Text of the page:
By coincidence the Peterson Institute for International Economics in Washington had a conference last month on 'Making Sense of the Productivity Slowdown' which covered some of the same landscape. One of the presentations in particular was quite suggestive about one of the intangible knowhows we could do with a bit more of - and that's managerial skill.
The LSE's John Van Reenen was talking about 'Productivity Issues: Past, Present & Future'. He's been working with a sophisticated index of management expertise: you can find out more about it at the World Management Survey website, but in essence it grades companies, on a 1 to 5 scale, on how well they do 18 different management things. Van Reenen (and others) have then gone on and looked at the links between management expertise, as measured, and various financial and economic outcomes. They are generally sizeable: here, for example, is the global link between a firm's Total Factor Productivity (TFP) and the quality of its management.
TFP, by the way, for folks not versed in the black arts, is the bit of a firm's performance left over after you've accounted for the contributions of its workforce, its employees' skills, and its capital spending. At one level it means "anything we can't get a handle on", but it's also often used as a shorthand for important intangibles like management quality, social skills and "the way we do things round here", and smart processes.
In this latest outing, he's had a go at explaining differences in countries' TFP: if you make a plausible assumption about management's importance in overall TFP, and you have measures of TFP and management expertise, you can estimate how much of countries' TFP differences is down to differences in management. Often, in these kinds of surveys, New Zealand tends to be among those absent, but for once we're in the numbers, and here are the results. Differences in TFP are measured as a percentage of the US level. I've circled NZ in red.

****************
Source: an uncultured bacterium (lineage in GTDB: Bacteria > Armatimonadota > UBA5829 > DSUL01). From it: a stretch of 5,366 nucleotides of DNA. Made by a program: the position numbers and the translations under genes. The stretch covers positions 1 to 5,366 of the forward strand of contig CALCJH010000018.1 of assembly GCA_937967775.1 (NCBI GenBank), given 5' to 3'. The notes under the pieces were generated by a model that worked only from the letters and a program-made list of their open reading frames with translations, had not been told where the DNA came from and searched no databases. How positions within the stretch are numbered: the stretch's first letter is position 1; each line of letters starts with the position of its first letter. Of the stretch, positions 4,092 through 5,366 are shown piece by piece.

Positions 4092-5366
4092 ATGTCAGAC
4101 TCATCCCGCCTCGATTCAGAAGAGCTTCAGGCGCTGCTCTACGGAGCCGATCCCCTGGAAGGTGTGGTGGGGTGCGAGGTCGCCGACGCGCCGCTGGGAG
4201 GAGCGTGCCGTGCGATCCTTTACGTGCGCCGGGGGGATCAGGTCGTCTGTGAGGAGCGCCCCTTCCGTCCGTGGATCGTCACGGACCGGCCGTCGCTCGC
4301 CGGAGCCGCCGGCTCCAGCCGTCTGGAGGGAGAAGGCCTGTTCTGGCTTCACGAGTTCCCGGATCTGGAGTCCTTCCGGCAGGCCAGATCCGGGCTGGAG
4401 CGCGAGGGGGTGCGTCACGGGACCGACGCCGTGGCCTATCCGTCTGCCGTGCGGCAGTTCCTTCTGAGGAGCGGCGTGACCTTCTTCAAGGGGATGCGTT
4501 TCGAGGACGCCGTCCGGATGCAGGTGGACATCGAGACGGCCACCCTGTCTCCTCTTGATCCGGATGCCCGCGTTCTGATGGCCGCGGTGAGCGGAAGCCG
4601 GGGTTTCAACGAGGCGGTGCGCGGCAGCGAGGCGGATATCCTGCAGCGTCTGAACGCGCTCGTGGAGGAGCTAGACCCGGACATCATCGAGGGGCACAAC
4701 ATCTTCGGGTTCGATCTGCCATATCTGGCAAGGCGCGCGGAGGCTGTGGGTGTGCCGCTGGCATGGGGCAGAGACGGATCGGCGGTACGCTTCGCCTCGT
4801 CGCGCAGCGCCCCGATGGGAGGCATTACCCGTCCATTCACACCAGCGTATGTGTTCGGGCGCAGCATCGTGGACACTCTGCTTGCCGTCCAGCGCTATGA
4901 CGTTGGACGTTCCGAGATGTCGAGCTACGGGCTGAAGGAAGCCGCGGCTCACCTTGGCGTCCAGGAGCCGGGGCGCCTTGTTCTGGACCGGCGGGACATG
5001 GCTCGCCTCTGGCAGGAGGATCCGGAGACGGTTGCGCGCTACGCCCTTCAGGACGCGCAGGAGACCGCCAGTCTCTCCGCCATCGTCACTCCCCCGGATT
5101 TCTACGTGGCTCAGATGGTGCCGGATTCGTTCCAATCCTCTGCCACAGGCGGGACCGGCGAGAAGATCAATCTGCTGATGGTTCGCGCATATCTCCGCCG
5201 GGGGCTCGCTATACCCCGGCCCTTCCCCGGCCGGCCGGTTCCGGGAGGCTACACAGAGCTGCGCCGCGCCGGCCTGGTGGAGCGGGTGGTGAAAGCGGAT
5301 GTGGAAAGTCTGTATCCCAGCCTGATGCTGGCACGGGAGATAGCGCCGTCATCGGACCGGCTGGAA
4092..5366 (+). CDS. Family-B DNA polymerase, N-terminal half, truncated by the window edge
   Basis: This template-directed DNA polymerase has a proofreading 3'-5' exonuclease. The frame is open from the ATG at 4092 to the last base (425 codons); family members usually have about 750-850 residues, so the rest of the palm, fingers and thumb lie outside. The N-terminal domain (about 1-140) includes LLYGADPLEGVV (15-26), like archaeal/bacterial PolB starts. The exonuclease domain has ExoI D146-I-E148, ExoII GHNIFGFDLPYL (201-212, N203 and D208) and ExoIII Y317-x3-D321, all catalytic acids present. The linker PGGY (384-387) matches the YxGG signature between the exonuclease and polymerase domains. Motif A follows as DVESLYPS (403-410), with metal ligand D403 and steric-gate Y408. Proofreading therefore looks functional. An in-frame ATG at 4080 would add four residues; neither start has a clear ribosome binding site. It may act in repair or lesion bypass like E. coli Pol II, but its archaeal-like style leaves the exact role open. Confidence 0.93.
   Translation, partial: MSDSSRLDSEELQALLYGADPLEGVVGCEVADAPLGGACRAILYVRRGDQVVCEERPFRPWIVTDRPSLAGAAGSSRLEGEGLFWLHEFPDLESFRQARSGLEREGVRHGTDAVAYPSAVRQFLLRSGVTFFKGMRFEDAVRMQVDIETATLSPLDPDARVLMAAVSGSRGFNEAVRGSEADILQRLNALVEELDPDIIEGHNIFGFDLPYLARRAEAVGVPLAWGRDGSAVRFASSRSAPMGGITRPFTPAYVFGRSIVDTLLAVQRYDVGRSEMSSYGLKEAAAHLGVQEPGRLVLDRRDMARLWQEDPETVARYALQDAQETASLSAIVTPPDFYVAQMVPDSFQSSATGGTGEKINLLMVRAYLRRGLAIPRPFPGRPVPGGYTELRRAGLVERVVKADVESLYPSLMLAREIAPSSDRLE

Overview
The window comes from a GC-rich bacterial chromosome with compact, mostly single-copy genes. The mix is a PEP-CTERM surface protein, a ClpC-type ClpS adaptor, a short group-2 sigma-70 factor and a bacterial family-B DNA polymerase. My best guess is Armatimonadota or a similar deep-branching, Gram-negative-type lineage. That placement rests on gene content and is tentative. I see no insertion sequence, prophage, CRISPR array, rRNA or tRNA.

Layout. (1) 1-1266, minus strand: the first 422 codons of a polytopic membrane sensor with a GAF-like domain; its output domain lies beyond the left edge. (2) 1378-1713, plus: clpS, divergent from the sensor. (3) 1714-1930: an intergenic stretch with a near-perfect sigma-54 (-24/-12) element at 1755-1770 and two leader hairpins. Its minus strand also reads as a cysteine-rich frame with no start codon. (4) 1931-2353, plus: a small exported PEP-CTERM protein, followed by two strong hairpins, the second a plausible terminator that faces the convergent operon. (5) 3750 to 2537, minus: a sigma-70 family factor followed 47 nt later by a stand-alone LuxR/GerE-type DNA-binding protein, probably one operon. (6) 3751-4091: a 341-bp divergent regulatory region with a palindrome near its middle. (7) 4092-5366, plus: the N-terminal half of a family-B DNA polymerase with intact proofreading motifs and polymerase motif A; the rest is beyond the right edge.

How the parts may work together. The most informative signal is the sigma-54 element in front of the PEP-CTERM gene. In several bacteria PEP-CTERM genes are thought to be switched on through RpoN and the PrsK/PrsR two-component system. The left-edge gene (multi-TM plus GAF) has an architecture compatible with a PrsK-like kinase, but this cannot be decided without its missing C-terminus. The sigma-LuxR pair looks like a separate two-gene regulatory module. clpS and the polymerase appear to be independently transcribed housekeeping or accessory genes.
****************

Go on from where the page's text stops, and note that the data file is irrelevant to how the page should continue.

Now, I think we can all agree that this is somewhere down the more heroic end of estimation, and also that there are the usual issues of correlation and causation. But we can also agree that rough and ready estimates, that are approximately in the right sort of area, are also useful things to have.
And I think there is something to this one. The overall pattern looks realistic: poorer countries at lower levels of development - the ones on the left with, say, less than 20% of America's TFP - tend to have bigger issues to confront than the relative quality of their management, and sure enough the contribution of management to the development gap tends to be low. But at higher levels of development, where you've got higher levels of resources available, how you manage them becomes more important.
On these estimates, 43.5% of the productivity gap between us and the States is down to our relatively weak management capabilities (and it's interesting that Australia, with a somewhat similar business environment to ours, comes out with a similar number, at 45%). These numbers also sit comfortably with other evidence that our management capabilities aren't that flash: for example, the Productivity Commission's services inquiry found some data that suggested that low ICT uptake appeared to be linked with a "couldn't be arsed" approach by business owners (as I posted at the time).
Even if the proportion is uncertain - let's just say it might be somewhere between a quarter and a half - it makes for a significant line of attack if we're thinking about better management's potential contribution to narrowing the productivity gap with overseas. There were some neat ideas at this week's productivity symposium - but they're not going to get the traction they should if our business managers are slower to run with them, or worse at execution, than their overseas competitors.